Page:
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A mechanistic multi-centre, parallel group, randomised placebo controlled trial of Mesalazine for treatment of irritable bowel syndrome with diarrhoea (IBS-D)

Lam, Ching; Tan, Wei; Leighton, Matthew; Hastings, Margaret; Lingaya, Melanie; Falcone, Yirga; Zhou, Xiaoying; Xu, Luting; Whorwell, Peter; Walls, Andrew; Zaitoun, Abed M.; Montgomery, Alan; Spiller, Robin C.

Authors

Ching Lam

WEI TAN Wei.Tan@nottingham.ac.uk
Medical Statistician

Matthew Leighton Matthew.Leighton@nottingham.ac.uk

Margaret Hastings

Melanie Lingaya

Yirga Falcone

Xiaoying Zhou

Luting Xu

Peter Whorwell

Andrew Walls

Abed M. Zaitoun

ALAN MONTGOMERY ALAN.MONTGOMERY@NOTTINGHAM.AC.UK
Director, nottingham Clinical Trials Unit

Robin C. Spiller



Abstract

Introduction: Immune activation has been reported in the mucosa of irritable bowel syndrome patients with diarrhoea (IBS-D) and some small studies have suggested that Mesalazine may reduce symptoms. We performed a double blind, randomised placebo controlled trial of 2g Mesalazine twice daily versus placebo for 3 months in Rome III criteria IBS-D patients. Primary outcome was daily average stool frequency during weeks 11-12; secondary outcomes were abdominal pain, stool consistency, urgency and satisfactory relief of IBS symptoms.
Methods: Participants were randomised after a 2-week baseline stool diary. All participants completed a 12-week stool diary and at the end of each week recorded the presence of “satisfactory relief of IBS symptoms”.
Results: 136 patients with IBS-D (82 F, 54 M) were randomised, 10 patients withdrew from each group. Analysis by intention to treat showed the daily average stool frequency during weeks 11 and 12 were mean (SD), 2.8 (1.2) in Mesalazine and 2.7 (1.9) in placebo group with no significant group difference (95% confidence interval) 0.1 (-0.33,0.53); p=0.66. Mesalazine did not improve abdominal pain, stool consistency nor percentage with satisfactory relief compared to placebo during the last 2 weeks follow up.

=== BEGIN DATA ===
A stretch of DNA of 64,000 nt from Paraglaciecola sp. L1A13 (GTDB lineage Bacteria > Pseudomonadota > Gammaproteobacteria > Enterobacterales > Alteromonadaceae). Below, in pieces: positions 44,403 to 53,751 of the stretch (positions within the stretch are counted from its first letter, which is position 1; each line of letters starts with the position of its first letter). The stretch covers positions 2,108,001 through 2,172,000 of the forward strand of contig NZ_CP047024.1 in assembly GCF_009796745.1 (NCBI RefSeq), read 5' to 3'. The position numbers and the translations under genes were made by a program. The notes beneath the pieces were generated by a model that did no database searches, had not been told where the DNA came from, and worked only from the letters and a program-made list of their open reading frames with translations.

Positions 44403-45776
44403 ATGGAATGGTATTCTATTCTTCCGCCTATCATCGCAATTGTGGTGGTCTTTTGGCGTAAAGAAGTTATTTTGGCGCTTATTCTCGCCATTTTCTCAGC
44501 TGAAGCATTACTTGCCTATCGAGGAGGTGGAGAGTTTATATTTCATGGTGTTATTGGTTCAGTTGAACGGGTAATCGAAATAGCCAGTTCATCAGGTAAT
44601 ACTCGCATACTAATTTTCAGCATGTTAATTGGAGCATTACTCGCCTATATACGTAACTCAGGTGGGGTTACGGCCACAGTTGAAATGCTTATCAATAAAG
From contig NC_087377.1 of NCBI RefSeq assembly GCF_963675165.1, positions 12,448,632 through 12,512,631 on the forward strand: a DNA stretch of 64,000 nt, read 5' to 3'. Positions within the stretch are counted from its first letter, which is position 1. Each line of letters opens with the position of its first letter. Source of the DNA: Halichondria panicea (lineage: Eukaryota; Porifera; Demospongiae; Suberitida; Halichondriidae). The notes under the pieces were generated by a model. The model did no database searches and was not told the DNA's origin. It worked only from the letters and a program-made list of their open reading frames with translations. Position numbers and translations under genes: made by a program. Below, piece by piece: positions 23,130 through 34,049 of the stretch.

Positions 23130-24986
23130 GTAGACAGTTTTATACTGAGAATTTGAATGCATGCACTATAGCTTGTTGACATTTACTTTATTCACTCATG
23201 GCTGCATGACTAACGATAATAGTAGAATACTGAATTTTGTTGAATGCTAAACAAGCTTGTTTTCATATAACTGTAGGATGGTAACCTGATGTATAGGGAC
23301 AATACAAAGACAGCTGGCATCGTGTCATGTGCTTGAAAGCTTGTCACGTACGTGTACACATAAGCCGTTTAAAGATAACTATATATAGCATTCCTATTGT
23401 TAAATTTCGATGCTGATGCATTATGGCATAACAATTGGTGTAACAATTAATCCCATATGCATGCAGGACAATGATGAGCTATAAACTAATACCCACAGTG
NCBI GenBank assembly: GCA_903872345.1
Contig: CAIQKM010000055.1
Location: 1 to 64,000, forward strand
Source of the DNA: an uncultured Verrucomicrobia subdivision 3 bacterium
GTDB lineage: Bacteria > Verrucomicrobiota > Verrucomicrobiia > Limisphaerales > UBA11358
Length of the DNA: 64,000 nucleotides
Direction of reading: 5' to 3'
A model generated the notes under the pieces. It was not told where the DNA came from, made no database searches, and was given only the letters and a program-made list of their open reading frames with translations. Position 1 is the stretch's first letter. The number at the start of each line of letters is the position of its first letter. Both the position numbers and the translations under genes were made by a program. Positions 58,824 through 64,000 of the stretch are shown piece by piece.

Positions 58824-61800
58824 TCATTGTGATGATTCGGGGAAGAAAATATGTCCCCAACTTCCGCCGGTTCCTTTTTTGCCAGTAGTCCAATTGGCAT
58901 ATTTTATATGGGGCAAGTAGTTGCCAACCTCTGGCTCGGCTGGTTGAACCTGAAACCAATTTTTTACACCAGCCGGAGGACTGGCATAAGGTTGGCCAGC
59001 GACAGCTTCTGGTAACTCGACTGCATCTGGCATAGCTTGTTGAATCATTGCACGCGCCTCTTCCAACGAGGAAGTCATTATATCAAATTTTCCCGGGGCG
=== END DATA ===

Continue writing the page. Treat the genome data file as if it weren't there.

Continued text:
Conclusion: This study does not support any clinically meaningful benefit or harm of Mesalazine compared with placebo in unselected IBS with diarrhoea. More precise subtyping based on underlying disease mechanisms is needed to allow more effective targeting of treatment in IBS. (ClinicalTrials.gov number NCT01316718)

Journal Article Type Article
Publication Date Mar 12, 2015
Journal Gut
Print ISSN 0017-5749
Electronic ISSN 1468-3288
Publisher BMJ Publishing Group
Peer Reviewed Peer Reviewed
Volume 65
Issue 1
APA6 Citation Lam, C., Tan, W., Leighton, M., Hastings, M., Lingaya, M., Falcone, Y., …Spiller, R. C. (2015). A mechanistic multi-centre, parallel group, randomised placebo controlled trial of Mesalazine for treatment of irritable bowel syndrome with diarrhoea (IBS-D). Gut, 65(1), https://doi.org/10.1136/gutjnl-2015-309122
DOI https://doi.org/10.1136/gutjnl-2015-309122
Keywords irritable bowel syndrome, diarrhoea, 5-aminosalicylate acid
Publisher URL http://gut.bmj.com/content/65/1/91
Copyright Statement Copyright information regarding this work can be found at the following address: http://creativecommons.org/licenses/by/4.0

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Copyright Statement
Copyright information regarding this work can be found at the following address: http://creativecommons.org/licenses/by/4.0





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